Front Row At The “American Sniper” Trial – Day 7
The defense rested their case today after just over two days of testimony. Former Marine Eddie Ray Routh waived his right to testify in the ‘American Sniper’ murder trial, in which he is accused of killing Navy SEAL vet Chris Kyle and his good friend Chad Littlefield at a Texas gun range on Feb. 2, 2013.
Outside the presence of the jury this morning, defense attorneys called Dr. Charles Overstreet who was asked to evaluate Routh’s mental state in March 2014. Dr. Overstreet has a Ph.D. in clinical social work and was deployed to Iraq on more than one occasion to handle the Combat Stress Control Unit. Dr. Overstreet conducted personal interviews with Routh in jail and reviewed his previous medical records, footage, and statements, and determined in his professional opinion that the defendant suffered from symptoms consistent with paranoid schizophrenia and PTSD. He believes Routh misinterpreted the discomfort that Kyle and Littlefield displayed (on the ride up to Rough Creek Lodge) as threatening. Dr. Overstreet testified that by the time the three men arrived at the range that day Routh was likely already in defense mode. [He] had a person behind him that was armed and Eddie was interpreting his (Littlefield’s) behavior as threatening.”
He concluded that the defendant “did not know the consequences of his actions at the time.” His testimony would undoubtedly have been helpful for the defense. However, in a somewhat shocking turn of events, Judge Cashon ruled him unqualified to testify.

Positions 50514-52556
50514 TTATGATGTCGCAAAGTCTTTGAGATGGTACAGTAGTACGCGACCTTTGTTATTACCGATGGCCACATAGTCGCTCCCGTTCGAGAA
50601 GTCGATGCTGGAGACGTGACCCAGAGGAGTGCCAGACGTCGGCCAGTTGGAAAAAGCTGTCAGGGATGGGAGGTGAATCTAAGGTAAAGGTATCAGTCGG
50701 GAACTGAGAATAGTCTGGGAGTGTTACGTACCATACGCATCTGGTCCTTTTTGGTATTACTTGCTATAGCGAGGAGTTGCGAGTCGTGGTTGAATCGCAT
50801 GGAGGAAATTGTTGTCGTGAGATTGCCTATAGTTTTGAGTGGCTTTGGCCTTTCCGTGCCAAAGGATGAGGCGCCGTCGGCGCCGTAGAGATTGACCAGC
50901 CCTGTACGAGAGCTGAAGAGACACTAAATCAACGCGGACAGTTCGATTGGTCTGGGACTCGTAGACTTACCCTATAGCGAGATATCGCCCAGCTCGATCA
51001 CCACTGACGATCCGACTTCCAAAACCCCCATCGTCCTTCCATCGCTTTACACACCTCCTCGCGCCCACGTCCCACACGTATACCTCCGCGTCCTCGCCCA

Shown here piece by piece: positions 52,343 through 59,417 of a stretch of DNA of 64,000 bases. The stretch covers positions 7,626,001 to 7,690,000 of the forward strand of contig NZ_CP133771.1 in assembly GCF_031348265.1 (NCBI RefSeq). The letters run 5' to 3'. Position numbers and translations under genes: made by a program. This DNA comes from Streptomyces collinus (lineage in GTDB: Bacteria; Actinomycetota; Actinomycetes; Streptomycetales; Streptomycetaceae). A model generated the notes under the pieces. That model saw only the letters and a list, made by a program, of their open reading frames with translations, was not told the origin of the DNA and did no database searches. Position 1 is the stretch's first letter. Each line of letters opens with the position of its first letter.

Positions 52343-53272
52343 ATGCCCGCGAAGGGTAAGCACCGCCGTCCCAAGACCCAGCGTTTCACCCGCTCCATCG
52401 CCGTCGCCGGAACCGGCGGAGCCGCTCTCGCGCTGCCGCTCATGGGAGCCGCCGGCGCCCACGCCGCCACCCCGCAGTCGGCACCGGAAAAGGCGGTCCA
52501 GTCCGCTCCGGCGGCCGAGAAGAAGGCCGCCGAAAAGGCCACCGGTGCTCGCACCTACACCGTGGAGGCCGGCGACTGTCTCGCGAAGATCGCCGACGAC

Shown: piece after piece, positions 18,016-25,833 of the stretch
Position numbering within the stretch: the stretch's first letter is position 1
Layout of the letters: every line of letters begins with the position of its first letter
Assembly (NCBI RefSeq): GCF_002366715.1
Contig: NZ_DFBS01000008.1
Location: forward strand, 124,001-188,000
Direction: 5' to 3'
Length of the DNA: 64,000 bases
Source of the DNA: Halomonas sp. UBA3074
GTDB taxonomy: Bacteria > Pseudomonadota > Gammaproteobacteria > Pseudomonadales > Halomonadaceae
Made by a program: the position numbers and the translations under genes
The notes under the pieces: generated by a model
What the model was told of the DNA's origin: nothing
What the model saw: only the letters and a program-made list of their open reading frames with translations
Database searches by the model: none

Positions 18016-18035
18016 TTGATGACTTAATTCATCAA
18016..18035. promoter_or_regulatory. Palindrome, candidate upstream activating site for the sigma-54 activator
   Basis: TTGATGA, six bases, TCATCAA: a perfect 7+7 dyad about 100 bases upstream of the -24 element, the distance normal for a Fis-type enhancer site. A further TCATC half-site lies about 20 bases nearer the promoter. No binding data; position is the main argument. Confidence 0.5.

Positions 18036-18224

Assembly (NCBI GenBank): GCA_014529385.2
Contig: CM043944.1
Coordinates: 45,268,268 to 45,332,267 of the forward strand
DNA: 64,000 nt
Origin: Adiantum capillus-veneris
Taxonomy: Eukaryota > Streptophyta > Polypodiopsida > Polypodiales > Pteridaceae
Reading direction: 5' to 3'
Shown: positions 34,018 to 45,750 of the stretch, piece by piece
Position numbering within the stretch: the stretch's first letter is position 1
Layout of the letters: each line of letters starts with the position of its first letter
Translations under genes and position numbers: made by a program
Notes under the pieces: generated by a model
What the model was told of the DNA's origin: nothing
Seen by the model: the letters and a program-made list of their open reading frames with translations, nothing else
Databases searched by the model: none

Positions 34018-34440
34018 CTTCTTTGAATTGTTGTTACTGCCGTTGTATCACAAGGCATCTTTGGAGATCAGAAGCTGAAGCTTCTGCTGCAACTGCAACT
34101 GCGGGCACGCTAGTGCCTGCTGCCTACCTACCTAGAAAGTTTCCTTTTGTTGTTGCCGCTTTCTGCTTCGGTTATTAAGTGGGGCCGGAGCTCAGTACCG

When the jury returned, the defendant’s mother, Jodi Routh, took the stand again to clear up questions regarding the chain of events that occurred leading up to the day of the shooting. She testified Thursday that she initially spoke with Chris Kyle a few days before her son was hospitalized for mental health issues on January 19, 2013.
She admitted however that it never occurred to her to warn Kyle of this incident.
Prosecutors questioned that why, if she knew Chris Kyle was reaching out to her son, she didn’t think that the fact he just had a mental breakdown was information he deserved to know: “Information like that “could’ve saved Mr. Kyle’s life.”
Jodi explained that she didn’t think to tell Kyle about Eddie’s admission into the mental hospital because she wasn’t aware of any specific plans they had to get together.
Before the defense wrapped up their case, the jury heard detailed testimony from Dr. Mitchell H. Dunn, Medical Director of the Forensic Unit at Terell State Hospital. Following an order from a judge to evaluate the mental state of Eddie Ray Routh, he conducted an interview with him for about six and a half hours, which he calls an abnormally long amount of time compared to most defendants. Because this case was, as he puts it, “kind of a big deal”, he had access to a lot more background information and records useful for his evaluation. He said he wanted to get a true sense of the course of his mental history from day one.